Protecting our Children from Drug Law Offenders

John A. DeFrancisco

Protecting the most vulnerable members of our society is of the upmost importance to me. That is why I am advocating for a bill that would fix a dangerous problem created by legislation that was passed earlier this year. The enacted legislation would allow courts to seal the criminal records of certain drug felons when they complete drug court, so there will be no record of their conviction when they apply for employment.

This measure goes against all of the other laws that are intended to give the public a better chance at safety, and it opens the door for repeat criminals to obtain jobs working with our children, our seniors and other people’s money.

 The new record-sealing provision allows the courts to seal the current conviction and up to three prior misdemeanors in order to keep them from being disclosed during background checks for employment. If this law is left on the books, a criminal could have a total of four convictions hidden from potential employers.

It is very troubling that drug crimes, as well as non-drug crimes, can be sealed by the court under the new provision. This means that people who commit assaults and thefts as well as drug offenses can get a pass on their crimes being disclosed simply because they completed the requirements of drug court.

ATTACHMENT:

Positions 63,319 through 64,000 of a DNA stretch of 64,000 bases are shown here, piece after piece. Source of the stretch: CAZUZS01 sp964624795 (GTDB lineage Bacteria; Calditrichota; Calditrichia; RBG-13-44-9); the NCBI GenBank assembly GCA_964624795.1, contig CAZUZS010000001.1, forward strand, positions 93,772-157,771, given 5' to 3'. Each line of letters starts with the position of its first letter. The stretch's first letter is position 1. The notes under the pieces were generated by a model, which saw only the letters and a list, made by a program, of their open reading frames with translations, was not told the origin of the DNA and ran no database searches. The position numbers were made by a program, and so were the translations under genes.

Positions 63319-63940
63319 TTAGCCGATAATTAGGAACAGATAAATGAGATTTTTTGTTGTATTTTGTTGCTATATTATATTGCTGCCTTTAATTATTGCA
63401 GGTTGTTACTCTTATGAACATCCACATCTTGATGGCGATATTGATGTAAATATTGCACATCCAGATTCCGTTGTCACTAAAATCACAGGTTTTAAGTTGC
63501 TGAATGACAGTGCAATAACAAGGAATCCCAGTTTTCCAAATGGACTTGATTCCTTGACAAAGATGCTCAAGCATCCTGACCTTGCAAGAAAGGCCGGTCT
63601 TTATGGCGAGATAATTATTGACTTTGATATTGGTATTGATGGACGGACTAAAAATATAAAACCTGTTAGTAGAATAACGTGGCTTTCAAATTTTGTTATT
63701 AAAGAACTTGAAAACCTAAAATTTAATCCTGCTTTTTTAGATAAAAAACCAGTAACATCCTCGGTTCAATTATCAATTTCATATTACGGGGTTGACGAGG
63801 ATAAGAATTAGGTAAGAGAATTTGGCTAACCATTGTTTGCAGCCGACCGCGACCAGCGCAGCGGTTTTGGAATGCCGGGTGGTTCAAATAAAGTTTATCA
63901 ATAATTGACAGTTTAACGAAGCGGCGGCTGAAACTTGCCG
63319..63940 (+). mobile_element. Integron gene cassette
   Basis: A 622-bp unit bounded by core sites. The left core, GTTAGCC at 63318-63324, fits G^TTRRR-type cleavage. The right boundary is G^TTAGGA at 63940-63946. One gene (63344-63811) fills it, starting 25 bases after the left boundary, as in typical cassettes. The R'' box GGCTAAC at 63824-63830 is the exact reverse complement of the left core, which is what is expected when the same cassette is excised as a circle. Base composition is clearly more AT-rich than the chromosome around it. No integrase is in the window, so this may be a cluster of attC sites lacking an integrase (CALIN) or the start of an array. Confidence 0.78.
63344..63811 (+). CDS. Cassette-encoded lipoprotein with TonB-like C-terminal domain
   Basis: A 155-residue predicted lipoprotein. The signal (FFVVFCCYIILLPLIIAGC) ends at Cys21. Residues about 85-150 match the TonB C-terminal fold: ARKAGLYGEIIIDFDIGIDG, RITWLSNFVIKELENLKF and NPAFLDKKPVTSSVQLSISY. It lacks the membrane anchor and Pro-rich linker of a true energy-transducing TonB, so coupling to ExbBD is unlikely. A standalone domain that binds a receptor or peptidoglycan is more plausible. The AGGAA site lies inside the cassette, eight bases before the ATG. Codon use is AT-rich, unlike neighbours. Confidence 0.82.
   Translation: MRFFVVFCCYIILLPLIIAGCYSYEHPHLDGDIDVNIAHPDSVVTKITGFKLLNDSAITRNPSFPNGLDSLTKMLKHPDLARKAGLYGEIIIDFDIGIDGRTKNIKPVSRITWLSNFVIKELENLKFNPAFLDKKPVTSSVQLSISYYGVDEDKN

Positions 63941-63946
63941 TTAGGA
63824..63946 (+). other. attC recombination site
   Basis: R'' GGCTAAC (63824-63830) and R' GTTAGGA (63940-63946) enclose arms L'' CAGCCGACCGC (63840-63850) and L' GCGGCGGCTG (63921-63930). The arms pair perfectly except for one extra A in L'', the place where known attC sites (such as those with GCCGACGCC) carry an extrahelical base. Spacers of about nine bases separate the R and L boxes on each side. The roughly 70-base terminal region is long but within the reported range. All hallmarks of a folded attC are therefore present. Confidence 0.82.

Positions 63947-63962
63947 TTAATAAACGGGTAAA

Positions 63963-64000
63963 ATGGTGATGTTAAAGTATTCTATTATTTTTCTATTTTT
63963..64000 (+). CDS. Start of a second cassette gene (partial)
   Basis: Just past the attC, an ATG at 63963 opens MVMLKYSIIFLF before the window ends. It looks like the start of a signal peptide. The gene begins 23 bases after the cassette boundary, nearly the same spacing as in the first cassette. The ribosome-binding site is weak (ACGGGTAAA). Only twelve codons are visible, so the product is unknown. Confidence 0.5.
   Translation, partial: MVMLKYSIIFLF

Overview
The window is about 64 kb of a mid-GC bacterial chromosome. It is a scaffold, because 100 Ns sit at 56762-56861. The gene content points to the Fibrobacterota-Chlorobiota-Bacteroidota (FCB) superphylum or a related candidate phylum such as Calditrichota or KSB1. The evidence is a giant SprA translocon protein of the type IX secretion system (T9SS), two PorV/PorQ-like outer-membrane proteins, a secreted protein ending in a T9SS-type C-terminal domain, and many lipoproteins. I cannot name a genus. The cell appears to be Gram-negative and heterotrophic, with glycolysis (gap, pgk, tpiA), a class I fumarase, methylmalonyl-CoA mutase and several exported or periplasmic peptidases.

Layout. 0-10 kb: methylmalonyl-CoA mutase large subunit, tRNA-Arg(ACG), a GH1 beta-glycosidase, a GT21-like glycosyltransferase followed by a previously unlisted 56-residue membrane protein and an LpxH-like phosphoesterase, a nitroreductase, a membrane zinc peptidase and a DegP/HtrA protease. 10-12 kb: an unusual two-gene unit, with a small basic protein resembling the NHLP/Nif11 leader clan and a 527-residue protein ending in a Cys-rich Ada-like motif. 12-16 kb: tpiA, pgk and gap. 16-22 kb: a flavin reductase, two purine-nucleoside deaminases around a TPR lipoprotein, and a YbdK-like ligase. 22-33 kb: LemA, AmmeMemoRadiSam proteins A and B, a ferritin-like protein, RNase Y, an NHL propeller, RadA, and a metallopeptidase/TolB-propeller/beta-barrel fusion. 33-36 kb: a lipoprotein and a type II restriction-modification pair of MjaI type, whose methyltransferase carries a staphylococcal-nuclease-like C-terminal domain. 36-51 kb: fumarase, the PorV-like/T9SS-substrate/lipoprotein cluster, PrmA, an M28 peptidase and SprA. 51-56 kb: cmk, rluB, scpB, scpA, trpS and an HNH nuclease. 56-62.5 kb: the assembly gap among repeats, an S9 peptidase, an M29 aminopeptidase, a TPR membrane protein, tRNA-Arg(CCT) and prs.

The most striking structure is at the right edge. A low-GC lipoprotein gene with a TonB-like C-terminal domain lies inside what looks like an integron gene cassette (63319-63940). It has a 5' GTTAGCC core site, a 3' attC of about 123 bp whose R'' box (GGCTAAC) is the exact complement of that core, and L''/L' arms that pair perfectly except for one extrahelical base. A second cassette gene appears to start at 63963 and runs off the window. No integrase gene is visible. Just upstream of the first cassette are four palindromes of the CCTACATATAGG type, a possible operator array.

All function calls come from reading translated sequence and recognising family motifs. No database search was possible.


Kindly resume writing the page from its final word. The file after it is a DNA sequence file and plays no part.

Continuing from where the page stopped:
Our state has consistently enacted laws requiring criminal background checks to protect the safety of the public, especially children and other vulnerable individuals like the elderly, by ensuring that people hired to work in certain jobs have no record of criminal convictions and are worthy of people’s trust.  The new record-sealing provision undermines these laws.

 The provision would allow drug users and dealers to take care of our children at a day care center or as a nanny, teach at our schools, work at our nursing homes or obtain some other position of trust.  Moreover, it would place employers, who have to decide whom to employ, at risk of hiring someone without knowing his or her criminal past. I would hate to have a tragedy occur as a result of this dangerous measure.

 My Senate Republican colleagues and I are calling on the Assembly and Senate Democrats and the Governor to join us in eliminating this threat to our most vulnerable populations by supporting our bill, which would “repeal the seal.” We must place the safety of our children above the desire to help criminals get jobs.

 If you would like more information on our bill to repeal the law, please feel free to contact my Syracuse office at (315) 428-7632. In addition, I would like to encourage you to contact your Assembly member and encourage him/her to help us fix this dangerous problem.